Tuesday, October 28, 2014

#103 I WILL LIFT MY HANDS - by Vineyard

Get ready people, because right now your old buddy Andy is going to 'go there'. This may be uncomfortable for some of you, so drink your energy drinks, buckle in, strap on a helmet, and get your earholes and eyeholes ready for some capital T truth from the Andinator. Here goes:

This song cheats (oh, and I might start referring to myself as the 'Andinator')

There, I said. Do I regret it? I don't know. Do I regret being honest? No. Do I regret being true to myself. No. Do I regret killing that hobo in Saginaw, Michigan? Who's to say? I just know that someone had to say it, so I said it.

You see, back in my heyday leading the Grace Covenant Church youth ministry, we did worship all the time, and for a lot of the kids, it was pretty easy for them to show their worship in a physical way, with the raising of hands and whatnot (should what-not be hypenated? should hyphen-nated be?). 

But, of course, for some of the kids, it wasn't so easy. That's when I'd go to page six of the youth worship leader's handbook** and break out ol' reliable, "I Will Lift My Hands". Since the words I Will Lift My Hands were said like 67 times during this song, you virtually had to have your hands chained to the floor NOT to raise your hands. (page 7 of the youth worship leader's handbook instructed us to not chain our kids hands to the floor - they were pretty clear on that one).

**NOTE: Said handbook instructed you to go to 'I Will Lift My Hands' only if Audio Adrenaline's 'Get Down' didn't work. (spoiler alert: 'Get Down' is not on this list). 

With all this harsh truth, we needed a little shot of adorable.
I sort of recall thinking of this as cheating while it was happening, but I'm not sure that I really cared all that much. Modern worship music includes plenty of songs that instruct us to lift our hands, to raise our voice, to dance, to shout, to clap, and in general to just allow our inner worship to be expressed by outward manifestations. (Of course the song, 'Worship the Lord by Punching Your Neighbor in the Face' was not that big of a hit. Just another reason to avoid Hillsong's 'Something About Jesus, And Worship, and Blah, Blah, Blah' album).

All this brings up an interesting philosophical/religious question. Should we use some songs as tools in order to coerce people to 'get into' worship, or should be let it happen organically? I remember quite vividly the very first time that I ever raised my hands while singing a song, but there was no external prodding involved (this is a story I will almost certainly share later in the list).

And yet more questions probably deserve discussing as well:

1. Are outward expressions of worship NECESSARY in order to be fully engaged?
2. Could sort of 'faking' outward expressions and 'going through the motions' eventually lead to genuine outward expressions because you've opened yourself up to them?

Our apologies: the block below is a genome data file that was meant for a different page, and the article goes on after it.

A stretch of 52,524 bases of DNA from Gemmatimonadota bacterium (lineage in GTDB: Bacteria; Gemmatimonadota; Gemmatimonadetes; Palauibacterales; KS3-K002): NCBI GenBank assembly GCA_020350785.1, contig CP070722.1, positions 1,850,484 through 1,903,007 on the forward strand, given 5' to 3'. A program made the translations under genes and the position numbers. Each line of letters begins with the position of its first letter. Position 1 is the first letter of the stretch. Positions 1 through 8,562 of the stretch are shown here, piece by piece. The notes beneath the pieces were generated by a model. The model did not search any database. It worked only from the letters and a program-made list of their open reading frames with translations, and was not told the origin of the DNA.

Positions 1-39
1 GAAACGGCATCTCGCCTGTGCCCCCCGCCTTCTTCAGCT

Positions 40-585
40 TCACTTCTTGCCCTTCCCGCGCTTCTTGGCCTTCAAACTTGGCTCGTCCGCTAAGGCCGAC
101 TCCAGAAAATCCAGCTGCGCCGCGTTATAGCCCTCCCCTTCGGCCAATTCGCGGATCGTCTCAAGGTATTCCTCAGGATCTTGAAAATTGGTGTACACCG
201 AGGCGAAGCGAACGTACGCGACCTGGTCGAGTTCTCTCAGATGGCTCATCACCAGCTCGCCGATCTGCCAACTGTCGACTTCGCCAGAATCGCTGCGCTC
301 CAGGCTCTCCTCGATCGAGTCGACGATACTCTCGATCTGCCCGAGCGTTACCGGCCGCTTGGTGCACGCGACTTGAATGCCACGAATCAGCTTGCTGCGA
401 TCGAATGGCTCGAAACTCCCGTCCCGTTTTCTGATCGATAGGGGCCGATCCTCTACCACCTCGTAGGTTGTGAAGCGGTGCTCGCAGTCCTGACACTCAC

3. Do outward expressions sometimes take the place of, and perhaps even eventually replace, real, true, Spirit-led worship?
4. How do you get dried moose blood off of a spatula?

Well, you know what? Maybe these questions go unanswered. Maybe in a few weeks or months people can hammer away at them in the comments section. As for me, luckily, I don't really have to worry that much about those questions anymore (except for the one about the spatula, I'm planning on having scrambled eggs in the morning). 

Touching the Father's Heart #29, released in 1997
As for the song itself, initially, I was going to leave it off the list entirely, because of my bias towards thinking it was a 'cheat'. But as I gave it another listen, I realized it still is a pretty darn good song; and that's what we're all about here at AndyPro, Inc. And even though the song comes in at a Stairway-to-Heaven-esque seven-plus minutes, it still deserves a place in the list, even if it's only as an alternate.

ANDY NOTE: Alternate songs outside the top 100 will only be able to serve in the top 100 if something happens to one of the top 100 songs. For instance, if 'Shout to the Lord' gets busted for heroin, then he's out. If 'The Heart of Worship' comes out as a lesbian, she's out. Heck, in our first list of the 100 Greatest Worship Songs of All Time (which came out in 1978), we had to get rid of 'How Great Thou Art' because too many kids were singing Fart instead of Art. 

ANDY NOTE #2: In case you haven't noticed, I like to start out most of my blog posts with a sort of mass appeal to everyone (nice images of worship, cat pics, etc). But then, as each posts progresses, it becomes more and more irreverent and offensive until by the end of the post there are only two people left still reading. So, since there are only two of you left reading, could one of the two of you tell me why I decided to make 'Shout to the Lord' a guy and 'The Heart of Worship' a girl in my little tale? 

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